Q&A with Sean Fletcher
28 October 2020
Sean Fletcher works on a range of programmes on the BBC and ITV including Countryfile, Good Morning Britain and Sunday Morning Live. In 2018 he made a BBC Panorama on the overstretched and underfunded Child and Adolescent Mental Health Services, and he is an ambassador for the mental health charities Mental Health Mates and YoungMinds.
Why did you start running?
Before 2015 I’d hardly ever run further than 5k. I always considered myself a sprinter. But in January 2015 a producer at Good Morning Britain (GMB) suggested I train for the London Marathon so the programme could follow my progress. I initially said no, but I was eventually ‘convinced’ to enter. And the rest is history. I ran the next four London Marathons, and while my knees might not be up for that distance anymore, I have loved distance running ever since.
What motivates you to run?
Running is such a straightforward thing to do with so many benefits. Of course, it can be hard – you need to have a basic level of fitness, but once you have that you can run at a very slow pace, as long as you keep going. I remember the early runs, training for the London Marathon in 2015 in terrible weather in the middle of January, desperate to give up because I was unfit. But I couldn’t throw in the towel – I was running for Bowel Cancer UK because my mum died of the disease, and GMB was following my progress. I gradually built up my fitness, and started to notice the benefits, for my physical fitness and mental wellbeing. The sense of achievement after a long run was a huge boost. And all you need is a pair of trainers, shorts and a t-shirt.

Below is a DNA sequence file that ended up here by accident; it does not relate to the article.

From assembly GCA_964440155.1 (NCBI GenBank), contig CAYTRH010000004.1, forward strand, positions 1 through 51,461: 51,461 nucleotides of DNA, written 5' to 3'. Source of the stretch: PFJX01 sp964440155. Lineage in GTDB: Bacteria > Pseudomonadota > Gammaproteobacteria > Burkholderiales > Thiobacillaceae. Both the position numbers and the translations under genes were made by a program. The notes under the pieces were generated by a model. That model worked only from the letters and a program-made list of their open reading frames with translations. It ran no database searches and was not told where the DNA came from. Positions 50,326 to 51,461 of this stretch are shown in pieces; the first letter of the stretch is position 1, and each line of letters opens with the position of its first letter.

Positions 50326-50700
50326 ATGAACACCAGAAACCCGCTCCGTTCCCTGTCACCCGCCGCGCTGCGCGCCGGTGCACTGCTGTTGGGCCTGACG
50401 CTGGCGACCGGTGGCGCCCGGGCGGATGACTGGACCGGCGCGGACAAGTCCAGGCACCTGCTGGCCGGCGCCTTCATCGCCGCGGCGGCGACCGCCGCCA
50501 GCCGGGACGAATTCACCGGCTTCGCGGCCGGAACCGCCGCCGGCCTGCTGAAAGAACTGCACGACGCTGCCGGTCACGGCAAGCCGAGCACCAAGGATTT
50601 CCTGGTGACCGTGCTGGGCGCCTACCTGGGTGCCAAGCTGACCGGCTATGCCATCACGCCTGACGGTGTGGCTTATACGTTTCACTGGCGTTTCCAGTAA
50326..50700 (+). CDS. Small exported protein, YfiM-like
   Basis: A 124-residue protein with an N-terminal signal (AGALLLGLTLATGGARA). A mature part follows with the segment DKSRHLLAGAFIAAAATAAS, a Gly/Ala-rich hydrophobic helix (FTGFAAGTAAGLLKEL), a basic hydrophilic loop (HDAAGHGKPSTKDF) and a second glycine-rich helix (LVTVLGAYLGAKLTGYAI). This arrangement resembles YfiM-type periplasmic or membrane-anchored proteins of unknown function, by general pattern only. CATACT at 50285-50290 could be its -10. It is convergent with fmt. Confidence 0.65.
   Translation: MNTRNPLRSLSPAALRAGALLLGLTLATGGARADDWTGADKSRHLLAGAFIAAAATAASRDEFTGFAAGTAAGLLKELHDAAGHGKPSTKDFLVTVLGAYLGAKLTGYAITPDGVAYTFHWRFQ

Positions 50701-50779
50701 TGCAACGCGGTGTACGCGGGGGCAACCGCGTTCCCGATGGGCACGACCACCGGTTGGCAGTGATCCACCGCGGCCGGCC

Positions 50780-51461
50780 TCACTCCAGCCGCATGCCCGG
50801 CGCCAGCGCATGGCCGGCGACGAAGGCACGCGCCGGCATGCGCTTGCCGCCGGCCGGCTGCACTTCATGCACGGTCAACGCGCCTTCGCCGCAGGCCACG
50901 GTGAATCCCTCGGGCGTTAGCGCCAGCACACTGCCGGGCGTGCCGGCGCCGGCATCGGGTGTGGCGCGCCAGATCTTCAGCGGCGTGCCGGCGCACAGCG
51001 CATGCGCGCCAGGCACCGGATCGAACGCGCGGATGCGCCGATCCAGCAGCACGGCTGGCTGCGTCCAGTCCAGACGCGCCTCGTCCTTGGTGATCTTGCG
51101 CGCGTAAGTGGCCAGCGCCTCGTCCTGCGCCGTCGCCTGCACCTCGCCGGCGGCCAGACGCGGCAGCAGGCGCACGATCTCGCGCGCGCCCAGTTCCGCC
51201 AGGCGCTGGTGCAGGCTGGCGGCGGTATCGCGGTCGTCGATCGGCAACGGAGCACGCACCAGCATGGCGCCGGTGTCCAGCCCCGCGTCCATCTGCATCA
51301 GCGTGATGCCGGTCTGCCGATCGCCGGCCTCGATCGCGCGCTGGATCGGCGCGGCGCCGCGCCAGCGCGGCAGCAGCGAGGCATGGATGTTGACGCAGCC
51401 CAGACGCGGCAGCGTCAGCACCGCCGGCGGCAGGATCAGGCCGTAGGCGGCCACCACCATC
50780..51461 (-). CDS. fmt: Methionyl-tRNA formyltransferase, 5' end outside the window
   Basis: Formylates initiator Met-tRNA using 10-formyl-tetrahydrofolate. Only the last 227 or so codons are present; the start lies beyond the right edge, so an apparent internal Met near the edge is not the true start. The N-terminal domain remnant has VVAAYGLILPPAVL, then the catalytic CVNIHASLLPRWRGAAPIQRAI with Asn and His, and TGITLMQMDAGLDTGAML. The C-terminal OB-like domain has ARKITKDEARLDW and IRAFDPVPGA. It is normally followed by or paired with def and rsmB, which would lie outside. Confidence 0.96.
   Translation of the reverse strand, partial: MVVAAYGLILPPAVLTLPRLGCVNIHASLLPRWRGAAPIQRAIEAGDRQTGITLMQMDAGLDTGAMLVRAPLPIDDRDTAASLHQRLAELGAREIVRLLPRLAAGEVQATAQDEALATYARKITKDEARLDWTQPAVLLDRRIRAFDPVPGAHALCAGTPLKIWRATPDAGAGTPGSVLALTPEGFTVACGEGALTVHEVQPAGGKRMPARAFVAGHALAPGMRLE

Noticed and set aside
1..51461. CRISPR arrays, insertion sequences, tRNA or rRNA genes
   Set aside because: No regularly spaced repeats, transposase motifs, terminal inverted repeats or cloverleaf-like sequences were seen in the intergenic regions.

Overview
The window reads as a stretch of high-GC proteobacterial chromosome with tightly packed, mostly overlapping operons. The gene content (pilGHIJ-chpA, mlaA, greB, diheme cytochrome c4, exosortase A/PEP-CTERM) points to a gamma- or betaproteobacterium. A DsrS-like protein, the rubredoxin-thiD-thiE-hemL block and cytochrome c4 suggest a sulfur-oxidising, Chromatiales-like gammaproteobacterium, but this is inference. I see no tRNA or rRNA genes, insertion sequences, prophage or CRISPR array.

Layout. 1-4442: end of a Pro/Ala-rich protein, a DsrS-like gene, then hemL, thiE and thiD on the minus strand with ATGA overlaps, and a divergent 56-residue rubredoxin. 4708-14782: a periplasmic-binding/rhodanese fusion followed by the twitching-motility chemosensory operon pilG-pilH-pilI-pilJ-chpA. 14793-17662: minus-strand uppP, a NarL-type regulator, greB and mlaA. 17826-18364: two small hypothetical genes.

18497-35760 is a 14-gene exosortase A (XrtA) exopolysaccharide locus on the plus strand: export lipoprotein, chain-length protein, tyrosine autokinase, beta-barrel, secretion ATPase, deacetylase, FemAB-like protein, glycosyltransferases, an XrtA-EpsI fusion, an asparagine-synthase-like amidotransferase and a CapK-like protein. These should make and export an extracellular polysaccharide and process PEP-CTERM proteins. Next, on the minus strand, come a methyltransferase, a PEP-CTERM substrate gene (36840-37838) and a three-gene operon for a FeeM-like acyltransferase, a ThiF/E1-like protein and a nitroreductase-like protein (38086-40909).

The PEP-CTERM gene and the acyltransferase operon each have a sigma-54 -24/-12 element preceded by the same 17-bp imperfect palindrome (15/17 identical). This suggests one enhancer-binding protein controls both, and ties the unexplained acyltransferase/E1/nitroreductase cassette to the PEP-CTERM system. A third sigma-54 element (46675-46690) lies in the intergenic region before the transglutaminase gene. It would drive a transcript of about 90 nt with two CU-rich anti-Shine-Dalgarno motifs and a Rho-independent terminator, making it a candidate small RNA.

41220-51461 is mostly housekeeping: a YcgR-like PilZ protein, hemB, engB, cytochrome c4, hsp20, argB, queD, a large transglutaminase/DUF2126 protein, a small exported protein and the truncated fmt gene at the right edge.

How often do you go out running?
I now try to run twice a week – one 10K and one shorter faster run. But in reality, when work gets busy, I can’t get out as much.
Celebrate You is all about running for your head and your heart. How has running helped improve your mental health?
The biggest benefit I have experienced since running is the improvement of my mental health. I have a busy life, balancing work and family, and running gives me time to clear my mind. I listen to music and it feels like I’ve escaped to another world. I always feel better for it. If I go for a week or two without running, I start to feel like a caged tiger.
What would be your advice for a first-time runner or someone considering taking up running?
Run slowly and keep going. If you’re getting out of breath, you’re running too fast. And start with short distances, perhaps 3K, and build up to longer distances over the following weeks and months. You may have to start with a mix of running and walking – run 1K, walk 200m etc etc. But as long as you’re reducing the walking each time and building up the distance you’re heading in the right direction.
You’re running the first-ever virtual Vitality London 10,000 this month – why should other people sign up and join you?
It’s so important to have something to aim for. I find running more of a mental endurance challenge than a physical one. Having an event in the diary, whether it’s virtual or actual, is a brilliant way to motivate myself to get out there and train.